Validity of Personality Ratings from the Self, Informants, Interviews, and Documents

Doctoral Dissertation

Abstract

Psychological research on adults often relies on participants’ self-report, despite agreement that gathering information via multiple assessment methods (e.g., interview and questionnaire, self- and informant report) is important for establishing measurement validity. In this study, I examined personality trait assessments from multiple sources—the self, informants, interviewers, and written documents—each of which provides information from a different perspective, and therefore has its own validity, biases, and limitations. Assessments included measures from two measurement models: the Alternative Model for Personality Disorder (AMPD) in the Diagnostic and Statistical Manual of Mental Disorder–5th edition (DSM-5; American Psychiatric Association, 2013) and the Schedule for Nonadaptive and Adaptive Personality (SNAP; Clark, Simms, Wu, & Casillas, 2014). Research that includes this many measures and concurrent sources of information about target individuals is rare. In this study, I examined the validity of ratings via various methods: measurement reliability, cross-source agreement, and relations with psychosocial-functioning and psychopathology outcomes. Moreover, I provide evidence supporting the validity of measurements that used a document-based instrument in a general psychiatric-adult sample. Mean-level agreement revealed that participants generally rated themselves as more pathological than did interviewers or informants. Convergent correlations were weaker than hypothesized, with mild agreement between self and interviewer and weak agreement among all other sources. Hierarchical regression analyses demonstrated the strength of within-source associations, with modest incremental contributions from other sources. Considerations for using multiple sources of personality data are discussed.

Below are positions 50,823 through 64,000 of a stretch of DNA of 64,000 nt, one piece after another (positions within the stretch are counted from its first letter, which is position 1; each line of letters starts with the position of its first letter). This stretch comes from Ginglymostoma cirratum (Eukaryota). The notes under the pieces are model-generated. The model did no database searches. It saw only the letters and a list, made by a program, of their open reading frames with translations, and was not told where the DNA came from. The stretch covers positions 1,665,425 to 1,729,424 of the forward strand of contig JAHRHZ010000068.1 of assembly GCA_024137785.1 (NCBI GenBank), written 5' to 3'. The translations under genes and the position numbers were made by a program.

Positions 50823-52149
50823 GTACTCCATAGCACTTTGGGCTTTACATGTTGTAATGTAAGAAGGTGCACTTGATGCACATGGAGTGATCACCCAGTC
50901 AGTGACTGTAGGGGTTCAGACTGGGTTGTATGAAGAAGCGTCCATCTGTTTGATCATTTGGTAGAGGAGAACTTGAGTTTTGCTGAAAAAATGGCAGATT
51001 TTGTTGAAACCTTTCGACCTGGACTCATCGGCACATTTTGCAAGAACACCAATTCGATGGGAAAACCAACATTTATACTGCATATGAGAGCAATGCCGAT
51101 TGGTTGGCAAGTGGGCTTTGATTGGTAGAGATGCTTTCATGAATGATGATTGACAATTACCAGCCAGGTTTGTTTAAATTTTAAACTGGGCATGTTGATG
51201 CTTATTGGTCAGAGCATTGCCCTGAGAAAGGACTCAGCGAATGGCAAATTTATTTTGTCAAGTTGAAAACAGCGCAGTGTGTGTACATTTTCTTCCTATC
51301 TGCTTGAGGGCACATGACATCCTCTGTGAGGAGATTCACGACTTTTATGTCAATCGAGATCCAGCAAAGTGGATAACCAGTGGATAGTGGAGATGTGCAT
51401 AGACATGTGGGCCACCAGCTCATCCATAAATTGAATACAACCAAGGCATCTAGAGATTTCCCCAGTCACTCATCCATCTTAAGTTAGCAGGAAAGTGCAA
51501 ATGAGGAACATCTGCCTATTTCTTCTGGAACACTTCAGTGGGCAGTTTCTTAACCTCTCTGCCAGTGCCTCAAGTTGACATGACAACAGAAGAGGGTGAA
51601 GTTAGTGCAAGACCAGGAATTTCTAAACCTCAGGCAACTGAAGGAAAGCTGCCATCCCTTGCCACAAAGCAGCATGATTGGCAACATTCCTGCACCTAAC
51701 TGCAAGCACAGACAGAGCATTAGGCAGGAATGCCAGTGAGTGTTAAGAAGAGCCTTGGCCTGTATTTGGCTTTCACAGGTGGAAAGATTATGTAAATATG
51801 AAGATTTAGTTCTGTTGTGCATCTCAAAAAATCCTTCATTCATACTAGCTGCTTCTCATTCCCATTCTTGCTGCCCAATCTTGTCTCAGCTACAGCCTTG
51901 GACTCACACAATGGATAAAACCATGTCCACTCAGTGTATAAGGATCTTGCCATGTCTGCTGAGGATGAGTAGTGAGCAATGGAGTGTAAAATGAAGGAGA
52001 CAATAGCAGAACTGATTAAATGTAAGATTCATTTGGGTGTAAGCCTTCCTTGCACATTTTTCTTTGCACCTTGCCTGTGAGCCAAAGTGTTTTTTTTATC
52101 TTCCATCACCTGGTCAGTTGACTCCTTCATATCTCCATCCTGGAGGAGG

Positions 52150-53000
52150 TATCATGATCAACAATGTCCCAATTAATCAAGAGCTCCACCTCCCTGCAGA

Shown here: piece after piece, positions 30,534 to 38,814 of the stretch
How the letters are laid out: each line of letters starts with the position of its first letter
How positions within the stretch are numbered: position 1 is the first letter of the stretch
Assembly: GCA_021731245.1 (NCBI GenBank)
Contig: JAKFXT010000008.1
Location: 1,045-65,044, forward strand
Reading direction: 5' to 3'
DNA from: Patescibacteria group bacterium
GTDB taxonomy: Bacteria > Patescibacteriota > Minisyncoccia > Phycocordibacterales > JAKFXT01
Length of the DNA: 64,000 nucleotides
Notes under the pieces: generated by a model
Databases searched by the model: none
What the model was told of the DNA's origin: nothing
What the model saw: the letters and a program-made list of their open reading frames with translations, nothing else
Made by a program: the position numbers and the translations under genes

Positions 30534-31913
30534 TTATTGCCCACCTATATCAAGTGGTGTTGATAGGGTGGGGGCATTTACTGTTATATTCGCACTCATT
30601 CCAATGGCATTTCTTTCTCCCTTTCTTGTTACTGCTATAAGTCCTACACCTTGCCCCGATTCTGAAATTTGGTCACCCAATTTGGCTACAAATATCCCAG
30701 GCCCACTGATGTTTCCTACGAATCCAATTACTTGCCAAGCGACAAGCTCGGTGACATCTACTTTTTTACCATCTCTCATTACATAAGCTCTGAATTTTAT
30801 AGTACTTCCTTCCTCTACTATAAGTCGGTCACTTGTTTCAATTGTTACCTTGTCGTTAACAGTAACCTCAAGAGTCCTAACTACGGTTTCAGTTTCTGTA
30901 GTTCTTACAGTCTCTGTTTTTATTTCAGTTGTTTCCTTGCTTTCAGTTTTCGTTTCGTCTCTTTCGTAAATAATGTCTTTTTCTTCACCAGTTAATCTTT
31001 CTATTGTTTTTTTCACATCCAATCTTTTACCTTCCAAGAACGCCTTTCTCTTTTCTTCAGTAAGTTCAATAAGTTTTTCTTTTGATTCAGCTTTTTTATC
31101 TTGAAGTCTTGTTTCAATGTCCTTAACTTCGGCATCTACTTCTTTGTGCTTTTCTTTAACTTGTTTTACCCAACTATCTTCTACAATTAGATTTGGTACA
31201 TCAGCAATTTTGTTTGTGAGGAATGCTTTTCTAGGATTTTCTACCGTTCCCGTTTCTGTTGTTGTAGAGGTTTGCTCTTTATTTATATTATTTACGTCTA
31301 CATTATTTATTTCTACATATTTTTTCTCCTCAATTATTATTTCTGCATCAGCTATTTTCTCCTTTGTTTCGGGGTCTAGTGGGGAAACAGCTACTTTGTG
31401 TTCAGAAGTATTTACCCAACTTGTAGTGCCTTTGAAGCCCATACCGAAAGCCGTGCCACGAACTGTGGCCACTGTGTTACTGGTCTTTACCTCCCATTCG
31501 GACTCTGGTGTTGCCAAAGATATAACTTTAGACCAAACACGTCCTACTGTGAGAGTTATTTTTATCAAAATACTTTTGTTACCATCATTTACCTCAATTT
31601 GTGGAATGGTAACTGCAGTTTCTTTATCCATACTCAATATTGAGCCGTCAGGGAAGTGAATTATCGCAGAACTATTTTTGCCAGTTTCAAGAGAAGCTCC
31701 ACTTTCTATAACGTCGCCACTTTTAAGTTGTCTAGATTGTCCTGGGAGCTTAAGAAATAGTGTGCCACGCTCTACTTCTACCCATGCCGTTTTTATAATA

Attributes

Attribute NameValues
Author Hallie Nuzum
Contributor Lee Anna Clark, Research Director
Degree Level Doctoral Dissertation
Degree Discipline Psychology
Degree Name Doctor of Philosophy
Banner Code
  • PHD-PSYC

Defense Date
  • 2018-11-16

Submission Date 2019-06-25
Record Visibility and Access Public
Content License
  • All rights reserved

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